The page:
Transplant your live oaks in the early spring. Prune the roots of the tree to make transplanting easier and encourage a flush of new root growth closer to the root ball. A wide shallow hole is best for live oaks. Water moderately and consistently for the first year, and do not add soil amendments or fertilizers. Keep the top of the root crown 1 to 2 inches above the surface of the ground.
Pruning & Maintenance
As your live oak grows, moderate branch pruning is recommended, removing just the lower branches to ensure a knot free trunk up to about 8 or 10 feet in height. Proper wound care is required by minimizing the number of branches pruned back each year – 3 to 9, keeping the pruning cuts to the smallest diameter possible, and spraying a pruning tar on open cuts and wounds to prevent fungal infection.
The live oak tree will be mature in 50 years, however in a woodlot your cultivated trees are harvested at earlier stages in their life cycle for fence posts, tool handles, and smaller posts and beams.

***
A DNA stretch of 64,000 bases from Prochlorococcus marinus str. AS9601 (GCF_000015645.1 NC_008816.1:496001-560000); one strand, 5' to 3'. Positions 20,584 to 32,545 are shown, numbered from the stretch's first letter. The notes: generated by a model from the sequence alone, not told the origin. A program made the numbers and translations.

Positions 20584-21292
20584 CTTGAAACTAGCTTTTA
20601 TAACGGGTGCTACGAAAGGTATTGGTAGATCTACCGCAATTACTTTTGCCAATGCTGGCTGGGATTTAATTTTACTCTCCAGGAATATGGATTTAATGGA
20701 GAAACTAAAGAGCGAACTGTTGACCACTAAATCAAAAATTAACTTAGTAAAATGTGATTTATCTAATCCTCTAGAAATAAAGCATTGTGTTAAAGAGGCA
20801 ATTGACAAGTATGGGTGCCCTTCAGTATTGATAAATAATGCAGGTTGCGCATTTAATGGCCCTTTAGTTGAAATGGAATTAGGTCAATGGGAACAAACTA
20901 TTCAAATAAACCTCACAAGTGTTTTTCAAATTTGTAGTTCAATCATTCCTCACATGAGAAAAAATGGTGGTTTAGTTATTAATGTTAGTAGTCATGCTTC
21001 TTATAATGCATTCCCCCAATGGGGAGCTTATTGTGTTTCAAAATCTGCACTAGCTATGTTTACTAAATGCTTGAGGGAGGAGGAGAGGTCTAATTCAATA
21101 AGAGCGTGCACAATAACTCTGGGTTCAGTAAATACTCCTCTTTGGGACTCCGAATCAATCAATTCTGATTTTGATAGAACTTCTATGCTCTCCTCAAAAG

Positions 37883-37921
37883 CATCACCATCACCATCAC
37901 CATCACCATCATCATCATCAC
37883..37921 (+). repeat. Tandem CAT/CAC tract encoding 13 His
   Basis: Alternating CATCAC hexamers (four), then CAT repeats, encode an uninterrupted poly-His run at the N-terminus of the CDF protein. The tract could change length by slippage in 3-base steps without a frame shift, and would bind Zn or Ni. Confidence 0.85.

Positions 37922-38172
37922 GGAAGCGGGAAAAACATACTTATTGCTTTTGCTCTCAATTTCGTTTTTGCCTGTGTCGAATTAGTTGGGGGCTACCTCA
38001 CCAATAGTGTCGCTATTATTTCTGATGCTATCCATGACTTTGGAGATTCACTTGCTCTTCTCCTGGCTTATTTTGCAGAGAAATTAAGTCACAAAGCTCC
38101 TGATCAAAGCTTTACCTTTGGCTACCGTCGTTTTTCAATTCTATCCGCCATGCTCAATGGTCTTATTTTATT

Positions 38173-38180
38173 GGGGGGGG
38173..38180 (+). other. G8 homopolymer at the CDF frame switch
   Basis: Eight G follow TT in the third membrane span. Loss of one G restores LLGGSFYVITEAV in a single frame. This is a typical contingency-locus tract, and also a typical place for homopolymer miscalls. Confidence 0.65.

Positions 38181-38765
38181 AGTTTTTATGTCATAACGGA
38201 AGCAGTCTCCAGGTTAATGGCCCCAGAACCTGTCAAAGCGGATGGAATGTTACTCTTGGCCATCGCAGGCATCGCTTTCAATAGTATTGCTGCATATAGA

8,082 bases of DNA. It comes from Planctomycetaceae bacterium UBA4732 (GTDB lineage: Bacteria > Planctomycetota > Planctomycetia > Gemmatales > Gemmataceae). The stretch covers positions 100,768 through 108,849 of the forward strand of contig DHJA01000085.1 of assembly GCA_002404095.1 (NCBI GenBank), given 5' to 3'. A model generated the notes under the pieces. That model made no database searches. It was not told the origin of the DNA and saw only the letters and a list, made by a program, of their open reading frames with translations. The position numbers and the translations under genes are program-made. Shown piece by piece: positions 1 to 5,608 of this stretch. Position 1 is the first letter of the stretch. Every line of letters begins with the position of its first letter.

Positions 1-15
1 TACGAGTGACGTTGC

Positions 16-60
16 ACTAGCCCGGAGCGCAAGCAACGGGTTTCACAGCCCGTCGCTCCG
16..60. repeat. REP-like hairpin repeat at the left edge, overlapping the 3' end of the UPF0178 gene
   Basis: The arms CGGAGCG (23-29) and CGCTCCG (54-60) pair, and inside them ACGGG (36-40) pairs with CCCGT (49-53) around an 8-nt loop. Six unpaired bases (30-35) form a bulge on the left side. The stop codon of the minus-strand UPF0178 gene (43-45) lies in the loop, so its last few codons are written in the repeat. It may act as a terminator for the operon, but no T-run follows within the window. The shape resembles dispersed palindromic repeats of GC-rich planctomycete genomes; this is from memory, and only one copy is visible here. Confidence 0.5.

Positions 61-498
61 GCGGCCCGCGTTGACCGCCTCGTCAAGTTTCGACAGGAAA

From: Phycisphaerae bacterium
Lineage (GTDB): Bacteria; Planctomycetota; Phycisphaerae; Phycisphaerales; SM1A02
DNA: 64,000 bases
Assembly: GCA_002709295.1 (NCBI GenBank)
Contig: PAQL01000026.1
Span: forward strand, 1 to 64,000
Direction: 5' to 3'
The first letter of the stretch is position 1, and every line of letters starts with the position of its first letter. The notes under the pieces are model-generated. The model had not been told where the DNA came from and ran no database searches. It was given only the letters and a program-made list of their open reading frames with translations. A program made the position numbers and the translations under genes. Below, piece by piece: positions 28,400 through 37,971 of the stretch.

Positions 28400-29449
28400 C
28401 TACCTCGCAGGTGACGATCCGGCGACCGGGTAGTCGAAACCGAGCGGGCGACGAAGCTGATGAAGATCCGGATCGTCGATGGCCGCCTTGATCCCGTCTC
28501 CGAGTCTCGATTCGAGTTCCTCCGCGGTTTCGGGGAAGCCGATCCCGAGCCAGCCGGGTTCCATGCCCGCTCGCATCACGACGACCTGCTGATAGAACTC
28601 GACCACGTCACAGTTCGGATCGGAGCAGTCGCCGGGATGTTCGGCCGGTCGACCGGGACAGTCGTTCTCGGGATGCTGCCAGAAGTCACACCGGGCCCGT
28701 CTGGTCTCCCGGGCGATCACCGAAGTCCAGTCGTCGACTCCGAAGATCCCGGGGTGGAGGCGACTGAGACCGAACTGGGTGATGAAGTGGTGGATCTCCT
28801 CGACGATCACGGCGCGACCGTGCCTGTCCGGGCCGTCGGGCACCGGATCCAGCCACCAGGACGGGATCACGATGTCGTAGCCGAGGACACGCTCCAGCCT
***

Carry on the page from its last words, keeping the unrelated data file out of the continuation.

September 2019 – Native Plant of the Month
Written by Guest Contributor: Elenore Goode
Goldenrod/Solidago spp., Solidago canadensis/Tall Goldenrod
Late summer in Texas is a tough time for a plant to begin to flower, and the many perennial species of Solidago that grow across the state are some of the most dependable plants for wildlife to find blooms on at this time, despite any heat and drought. Growing everywhere from wetlands and prairies to drylands and cliff faces, Goldenrods are a very adaptable and diverse genus of plants that have much to offer humans and wildlife. The different species also have a variety of growth habits, from small clumping species, to some that will spread quickly through their roots, and go as far as they can reach.
Their bright yellow hues are a welcome sight for pollinators at the end of a tough summer. Goldenrods can be counted on to tough out the worst and still show their best colors. Solidago blooms are often super loaded with a great variety of pollinator species buzzing around them, since they provide a vital surge of rich pollinator forage at a time when many insects and other plants may be trying to recover from a harsh summer before winter.